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HK's MTR poised to rally after Goldman 'buy' recommendation

Shanghai

MTR Corp is poised to recover quickly when Hong Kong's situation eventually settles, after months of protests in the city saw its passenger numbers and stock price plummet.

That's the view of Goldman Sachs Group Inc analysts, who have upgraded the stock to buy from neutral. In a research note looking at Hong Kong conglomerates, Goldman said MTR had the ability to recover more rapidly than other companies from the impact of the unrest. It warned, however, that normalisation would depend on how long the current situation continues. MTR shares jumped 3.8 per cent, the most since Sept 4.

Shares of the rail operator - once one of Hong Kong's safest stock bets - have fallen almost 20 per cent from a record high in July as violent clashes escalated. Much of the unrest has taken place in and around MTR stations, leaving them badly damaged and covered in graffiti. Traffic on the metro system slid by the most on record last month as MTR closed lines early and suspended train services.

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MTR has six buy, three hold and two sell ratings, according to data complied by Bloomberg.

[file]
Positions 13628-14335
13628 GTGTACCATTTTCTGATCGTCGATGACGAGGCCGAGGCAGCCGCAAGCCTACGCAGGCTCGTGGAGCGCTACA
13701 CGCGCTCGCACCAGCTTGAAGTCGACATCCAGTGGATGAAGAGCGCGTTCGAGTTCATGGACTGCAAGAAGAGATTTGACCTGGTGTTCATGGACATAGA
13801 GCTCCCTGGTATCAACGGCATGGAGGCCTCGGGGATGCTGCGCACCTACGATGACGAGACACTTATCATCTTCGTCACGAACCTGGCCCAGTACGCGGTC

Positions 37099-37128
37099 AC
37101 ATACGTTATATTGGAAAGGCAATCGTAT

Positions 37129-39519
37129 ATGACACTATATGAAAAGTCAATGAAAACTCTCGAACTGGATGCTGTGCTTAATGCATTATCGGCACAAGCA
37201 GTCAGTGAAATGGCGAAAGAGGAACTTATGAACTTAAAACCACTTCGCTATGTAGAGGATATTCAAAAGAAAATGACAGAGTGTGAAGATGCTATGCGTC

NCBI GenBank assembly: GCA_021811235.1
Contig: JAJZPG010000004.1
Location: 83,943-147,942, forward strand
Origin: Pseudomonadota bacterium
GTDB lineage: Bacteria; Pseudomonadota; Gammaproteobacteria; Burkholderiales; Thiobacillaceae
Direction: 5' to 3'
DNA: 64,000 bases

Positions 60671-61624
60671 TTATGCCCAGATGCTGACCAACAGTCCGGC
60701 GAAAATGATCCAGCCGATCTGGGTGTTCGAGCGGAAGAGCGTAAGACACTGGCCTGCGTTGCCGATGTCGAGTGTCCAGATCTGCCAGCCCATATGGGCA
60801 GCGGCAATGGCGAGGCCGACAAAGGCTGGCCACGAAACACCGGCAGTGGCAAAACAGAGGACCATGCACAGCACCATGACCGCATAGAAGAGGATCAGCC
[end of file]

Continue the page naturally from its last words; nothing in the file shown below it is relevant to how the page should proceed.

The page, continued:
"As the monopolistic railway company capturing half of public transportation traffic," MTR should see traffic recover quickly as the situation in Hong Kong improves, analysts led by Simon Cheung wrote in a note on Wednesday. They cited the 2003 SARS epidemic as an example where MTR patronage rose by 2 per cent in July that year after dropping 20 per cent in April.

MTR caters towards domestic spending, unlike travel-related businesses that depend on tourist arrivals, which might take longer to recover, the analysts said, adding that the company has also locked in profits on property sales and may see some upside from rail expansion plans.

Hong Kong's situation remains unclear, however. Leader Carrie Lam did not make any new concessions to protesters after pro-democracy forces won a landslide in local elections, a move that risks leading to further violence.

In the same report, Goldman analysts said they remain cautious on Hong Kong's retail and office sectors and revised lower earnings estimates for conglomerates under coverage, warning of an additional earnings impact of as much as 8 per cent if protests persist for another six months. In the note, Goldman said it sees more downside risks for Wharf Holdings Ltd, Swire Pacific Ltd and Jardine Matheson Holdings Ltd. BLOOMBERG